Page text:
Reply To: Please help me!

July 30, 2009 at 1:40 pm

Hi! So sorry your family is going through this. So many thoughts, so excuse the out of order writing. About the feeling of dying, obviously depression, totally normal. Cymbalta is a depression med that also seems to help with pain, ask about is as well ask for a psych consult or the social worker at the very least. There are usually specially trained sw for chronic illness. If she still has pain, Lyrica or neurotnin (up to 3000 mg daily I believe) is used for gbs pain. The seizures seem to be a huge red flag, they usually are not mentioned on the site by other members unless of course a dx that is independant of gbs. Certain meds CAN cause seizures. Have they been dx as seizures? Just a little something to put your mind at ease regarding the care at the hospital. Although it is evident based on your description the hospital DID mishandle some things, they DID treat aggresively, ie 6 rounds of ivig and pp. Some on the site DO NOT get that for some time. Another consideration is pp immediately followed with ivig. Has her progress remained stable, or are there worsening symptoms? I ask this just to be sure that it is NOT cidp, as cidp would necessitate further treatments to keep attacks at a standstill.
C-Diff sucks, my father in-law had that. Nothing you can do now, just be sure once she is out of quarantine you keep a close eye on nurses/docs using sanatizer evry time they enter her room.
About her kids, they are young and do not understand, not to mention frightened that their mommy is not with them. The hospital itself is scary to kids, not to mention seeing their mom sick. Perhaps you guys could try easing them back into visiting her via web-cam. They would still be in the comfort and safety of their home, not having machines all around them and still be able to talk to their mom. If you do not have a web cam on your computer, you can get them pretty cheap, or maybe ask a neighbor. The hospital we were at had computers they lent out to patients, so you could look into that and be covered on that end. Then there would be some real-time interaction.
About the husband, think about these things and see what you think. Although this is not happening to him, it is. His world is turned upside down too, his wife is sick, he is managing the kids, house, work and his own mother. That alone could be a strain. He is confused and angry, probably in denial. You have to cut him some slack, sorry guys, don’t want to offend anyone, but not all men are built with instant caregiver quality. How about a family meeting at the hospital with your sister, her husband, you as a go between, his mom any other possible caregivers and a social worker? Maybe your church or local HS has some volunteer program that could assist in child care or things that can be done around the home. How about a cleaning lady temporarily if the budget allows? What about just asking friends to organize a meal schedule? When my friends husband had a stroke, I organized a plan of asking other friends to pick a day and bring meals over, evrything included, paper paltes, drinks etc. so it was easy. Are other family members willing to help? If her husband and mother are not the type to ask for help, they will need to learn how quickly. That was my biggest problem and I sm still paying for it. Ask for help.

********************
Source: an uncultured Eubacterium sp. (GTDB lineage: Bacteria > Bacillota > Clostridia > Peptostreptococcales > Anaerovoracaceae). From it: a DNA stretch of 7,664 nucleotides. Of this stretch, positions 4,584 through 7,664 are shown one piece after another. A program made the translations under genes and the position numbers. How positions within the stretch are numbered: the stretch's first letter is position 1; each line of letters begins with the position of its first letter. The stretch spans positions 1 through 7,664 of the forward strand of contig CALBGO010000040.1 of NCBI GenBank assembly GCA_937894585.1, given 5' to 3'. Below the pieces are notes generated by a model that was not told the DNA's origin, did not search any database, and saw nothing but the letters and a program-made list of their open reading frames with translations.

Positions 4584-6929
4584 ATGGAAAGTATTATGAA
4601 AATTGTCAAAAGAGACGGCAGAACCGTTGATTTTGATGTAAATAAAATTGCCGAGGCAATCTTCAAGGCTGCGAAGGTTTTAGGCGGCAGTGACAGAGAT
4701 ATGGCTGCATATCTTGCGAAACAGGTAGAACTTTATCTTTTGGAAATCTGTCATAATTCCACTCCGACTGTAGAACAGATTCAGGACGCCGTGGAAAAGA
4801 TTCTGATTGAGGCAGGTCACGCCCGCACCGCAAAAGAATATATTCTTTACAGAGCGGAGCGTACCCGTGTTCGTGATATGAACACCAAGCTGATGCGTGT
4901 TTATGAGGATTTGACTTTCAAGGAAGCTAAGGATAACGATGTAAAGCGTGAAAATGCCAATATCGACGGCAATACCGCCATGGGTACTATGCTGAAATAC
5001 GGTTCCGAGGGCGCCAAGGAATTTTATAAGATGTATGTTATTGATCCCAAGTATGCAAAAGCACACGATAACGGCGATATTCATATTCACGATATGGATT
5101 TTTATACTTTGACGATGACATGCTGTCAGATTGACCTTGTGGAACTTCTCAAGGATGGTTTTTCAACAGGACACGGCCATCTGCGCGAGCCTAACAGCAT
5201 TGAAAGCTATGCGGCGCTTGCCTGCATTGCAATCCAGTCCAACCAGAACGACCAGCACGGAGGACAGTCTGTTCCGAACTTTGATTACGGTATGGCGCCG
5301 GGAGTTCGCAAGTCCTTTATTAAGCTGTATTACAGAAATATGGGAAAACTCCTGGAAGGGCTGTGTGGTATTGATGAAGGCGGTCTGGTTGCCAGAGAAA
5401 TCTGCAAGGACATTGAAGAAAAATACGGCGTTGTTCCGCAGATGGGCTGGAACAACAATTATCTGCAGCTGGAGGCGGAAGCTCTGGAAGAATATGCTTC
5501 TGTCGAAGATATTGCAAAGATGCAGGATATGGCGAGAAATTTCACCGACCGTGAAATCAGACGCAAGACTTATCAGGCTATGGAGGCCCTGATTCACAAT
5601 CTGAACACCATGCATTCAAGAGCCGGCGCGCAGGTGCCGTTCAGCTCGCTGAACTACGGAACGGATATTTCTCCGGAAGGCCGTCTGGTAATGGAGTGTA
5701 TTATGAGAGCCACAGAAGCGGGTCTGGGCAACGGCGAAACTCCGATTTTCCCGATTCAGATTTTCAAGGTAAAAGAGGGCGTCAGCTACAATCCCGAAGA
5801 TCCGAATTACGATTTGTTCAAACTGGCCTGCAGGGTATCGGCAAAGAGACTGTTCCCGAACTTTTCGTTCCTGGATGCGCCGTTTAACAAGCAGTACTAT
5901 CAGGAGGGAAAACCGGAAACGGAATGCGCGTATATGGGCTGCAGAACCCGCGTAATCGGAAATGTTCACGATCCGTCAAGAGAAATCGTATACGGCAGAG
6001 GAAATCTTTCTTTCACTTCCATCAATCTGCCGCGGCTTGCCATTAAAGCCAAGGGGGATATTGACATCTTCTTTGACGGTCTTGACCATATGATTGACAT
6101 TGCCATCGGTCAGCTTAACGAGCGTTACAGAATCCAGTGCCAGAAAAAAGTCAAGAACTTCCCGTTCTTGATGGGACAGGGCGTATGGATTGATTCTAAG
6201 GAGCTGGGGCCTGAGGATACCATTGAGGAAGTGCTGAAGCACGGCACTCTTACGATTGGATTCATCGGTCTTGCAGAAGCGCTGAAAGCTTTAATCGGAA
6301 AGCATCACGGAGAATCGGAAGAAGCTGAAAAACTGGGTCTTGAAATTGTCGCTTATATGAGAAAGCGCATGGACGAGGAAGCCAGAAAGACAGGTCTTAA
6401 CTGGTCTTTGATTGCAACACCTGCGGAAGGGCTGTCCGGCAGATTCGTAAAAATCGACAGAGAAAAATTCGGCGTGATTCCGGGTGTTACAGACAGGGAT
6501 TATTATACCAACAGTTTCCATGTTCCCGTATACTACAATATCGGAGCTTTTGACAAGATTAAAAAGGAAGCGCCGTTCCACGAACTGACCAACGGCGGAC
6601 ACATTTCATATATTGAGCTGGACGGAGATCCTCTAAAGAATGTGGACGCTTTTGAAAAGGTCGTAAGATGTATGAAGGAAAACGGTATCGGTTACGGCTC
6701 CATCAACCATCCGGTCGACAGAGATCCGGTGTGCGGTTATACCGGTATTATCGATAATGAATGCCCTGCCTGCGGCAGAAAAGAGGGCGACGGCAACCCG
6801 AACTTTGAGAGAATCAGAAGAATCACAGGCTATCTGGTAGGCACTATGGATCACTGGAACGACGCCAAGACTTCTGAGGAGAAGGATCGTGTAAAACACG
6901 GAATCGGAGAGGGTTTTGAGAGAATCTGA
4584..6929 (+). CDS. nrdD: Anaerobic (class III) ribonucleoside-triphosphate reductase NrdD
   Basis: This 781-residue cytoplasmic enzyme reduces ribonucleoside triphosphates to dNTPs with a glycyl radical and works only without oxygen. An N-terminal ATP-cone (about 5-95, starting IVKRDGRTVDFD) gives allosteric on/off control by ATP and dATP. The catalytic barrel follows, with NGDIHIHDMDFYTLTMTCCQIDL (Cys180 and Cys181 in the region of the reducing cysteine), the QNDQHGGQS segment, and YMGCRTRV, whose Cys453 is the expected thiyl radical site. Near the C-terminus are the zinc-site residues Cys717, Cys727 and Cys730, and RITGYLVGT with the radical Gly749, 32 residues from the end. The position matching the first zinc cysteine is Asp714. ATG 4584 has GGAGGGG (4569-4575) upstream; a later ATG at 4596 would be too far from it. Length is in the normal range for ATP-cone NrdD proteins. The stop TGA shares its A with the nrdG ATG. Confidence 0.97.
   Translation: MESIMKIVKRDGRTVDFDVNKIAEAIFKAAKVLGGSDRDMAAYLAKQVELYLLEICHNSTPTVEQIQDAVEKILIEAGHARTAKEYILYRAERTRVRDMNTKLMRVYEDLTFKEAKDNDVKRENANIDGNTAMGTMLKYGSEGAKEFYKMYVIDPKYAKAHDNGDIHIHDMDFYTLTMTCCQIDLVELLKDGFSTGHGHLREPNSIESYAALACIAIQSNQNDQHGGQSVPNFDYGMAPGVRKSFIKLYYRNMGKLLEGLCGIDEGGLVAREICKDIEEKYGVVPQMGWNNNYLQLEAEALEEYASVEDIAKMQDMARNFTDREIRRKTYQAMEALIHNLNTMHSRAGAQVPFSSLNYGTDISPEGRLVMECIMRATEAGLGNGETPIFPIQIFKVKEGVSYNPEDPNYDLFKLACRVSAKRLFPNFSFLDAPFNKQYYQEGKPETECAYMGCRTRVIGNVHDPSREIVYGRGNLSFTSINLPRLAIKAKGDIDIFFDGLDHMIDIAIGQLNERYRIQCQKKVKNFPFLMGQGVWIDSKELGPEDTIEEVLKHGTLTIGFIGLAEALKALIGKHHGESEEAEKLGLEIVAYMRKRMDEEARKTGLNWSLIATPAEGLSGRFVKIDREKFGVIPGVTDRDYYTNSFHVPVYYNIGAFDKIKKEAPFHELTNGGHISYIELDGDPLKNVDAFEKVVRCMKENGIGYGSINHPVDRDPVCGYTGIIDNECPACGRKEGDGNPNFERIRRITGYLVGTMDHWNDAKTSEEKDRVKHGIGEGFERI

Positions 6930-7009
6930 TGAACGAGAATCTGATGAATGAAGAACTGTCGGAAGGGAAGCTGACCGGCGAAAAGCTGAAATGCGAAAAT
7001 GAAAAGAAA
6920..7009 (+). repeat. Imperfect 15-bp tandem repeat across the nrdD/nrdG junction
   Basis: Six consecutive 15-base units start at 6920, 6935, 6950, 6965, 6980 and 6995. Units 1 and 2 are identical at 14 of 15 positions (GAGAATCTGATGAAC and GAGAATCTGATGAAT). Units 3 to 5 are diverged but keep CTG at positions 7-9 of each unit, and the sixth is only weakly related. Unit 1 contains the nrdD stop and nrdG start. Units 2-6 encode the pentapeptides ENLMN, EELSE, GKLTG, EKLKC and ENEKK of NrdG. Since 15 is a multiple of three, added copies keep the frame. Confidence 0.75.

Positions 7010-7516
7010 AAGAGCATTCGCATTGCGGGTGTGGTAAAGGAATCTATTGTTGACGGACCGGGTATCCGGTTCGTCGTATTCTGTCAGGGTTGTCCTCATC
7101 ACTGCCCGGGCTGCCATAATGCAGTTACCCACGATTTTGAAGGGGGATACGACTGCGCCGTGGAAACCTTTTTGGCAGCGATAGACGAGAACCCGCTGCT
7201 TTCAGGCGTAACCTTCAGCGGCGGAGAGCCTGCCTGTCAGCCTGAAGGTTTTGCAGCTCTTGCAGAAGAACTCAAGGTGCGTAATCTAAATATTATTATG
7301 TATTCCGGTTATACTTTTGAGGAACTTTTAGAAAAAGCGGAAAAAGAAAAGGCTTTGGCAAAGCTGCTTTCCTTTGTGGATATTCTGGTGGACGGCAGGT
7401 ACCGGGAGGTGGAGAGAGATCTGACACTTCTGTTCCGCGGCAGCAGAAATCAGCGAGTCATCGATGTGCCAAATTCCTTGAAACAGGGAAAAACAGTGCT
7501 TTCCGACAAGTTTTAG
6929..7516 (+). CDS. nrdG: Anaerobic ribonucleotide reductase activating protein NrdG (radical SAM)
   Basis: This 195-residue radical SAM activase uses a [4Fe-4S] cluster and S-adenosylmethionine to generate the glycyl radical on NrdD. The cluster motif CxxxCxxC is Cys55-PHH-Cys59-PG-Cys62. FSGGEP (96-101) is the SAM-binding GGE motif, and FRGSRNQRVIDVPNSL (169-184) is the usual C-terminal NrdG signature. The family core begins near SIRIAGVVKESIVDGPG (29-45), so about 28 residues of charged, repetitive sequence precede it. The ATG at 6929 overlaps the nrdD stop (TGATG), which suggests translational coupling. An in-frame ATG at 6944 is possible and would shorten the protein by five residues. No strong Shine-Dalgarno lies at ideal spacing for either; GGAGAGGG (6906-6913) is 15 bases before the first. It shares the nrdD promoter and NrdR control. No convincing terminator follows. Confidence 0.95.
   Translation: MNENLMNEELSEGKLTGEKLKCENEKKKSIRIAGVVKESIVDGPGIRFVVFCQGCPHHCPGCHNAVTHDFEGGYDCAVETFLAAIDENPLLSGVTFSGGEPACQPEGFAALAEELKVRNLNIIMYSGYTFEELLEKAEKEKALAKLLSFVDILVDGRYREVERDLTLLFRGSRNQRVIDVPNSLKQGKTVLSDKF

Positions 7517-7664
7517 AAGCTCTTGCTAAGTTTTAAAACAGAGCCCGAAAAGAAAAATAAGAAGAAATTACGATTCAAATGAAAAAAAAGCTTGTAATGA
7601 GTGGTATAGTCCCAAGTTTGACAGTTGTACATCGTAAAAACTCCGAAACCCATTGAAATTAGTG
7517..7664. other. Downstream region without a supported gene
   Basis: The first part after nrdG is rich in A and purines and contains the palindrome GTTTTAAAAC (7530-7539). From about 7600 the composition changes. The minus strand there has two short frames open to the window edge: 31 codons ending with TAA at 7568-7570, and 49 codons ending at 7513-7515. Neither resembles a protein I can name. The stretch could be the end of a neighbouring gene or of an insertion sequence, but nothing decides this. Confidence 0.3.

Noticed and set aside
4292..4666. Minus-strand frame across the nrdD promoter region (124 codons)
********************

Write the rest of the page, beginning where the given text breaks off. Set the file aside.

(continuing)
Sleeping…..hard enough while in a hospital, compounded with everything else, near impossible. My son has just now started sleeping better 2 years and 10 months post cidp dx. He is 12 years old, 10 when he got it.
In conclusion, I see the social worker as the first thing you should look into or a psych consult w/someone exp. in chronic illness and families. Second, call the gbs/cidp foundation and have a packet of info sent to your house, it has caregiver info and dr. info. Third, make sure you ask for copies of all records and start a binder for her so she has record of everything when she returns. It will save time and $ and frustration if you do it now. Fourth ask about the webcam for communication with her kids, slowly re-engage them, maybe ask them to make some cards etc. Maybe once quarantine is over, you can pac a picnic lunch and wheel her and the kids down to a serenity garden (our hospital had one) for a picnic. Fifith, acknowledge the husband and let him know he is going through things too! Most importantly, tell her there IS a light at the end of the tunnel and she will come through it!! We did, and now my son is playing like a little boy again. Maybe not as fast as he was and with some pain, but he IS doing it and he is a stronger person for it!!! Good luck, private message if you would like to talk on the phone.
Dawn Kevies mom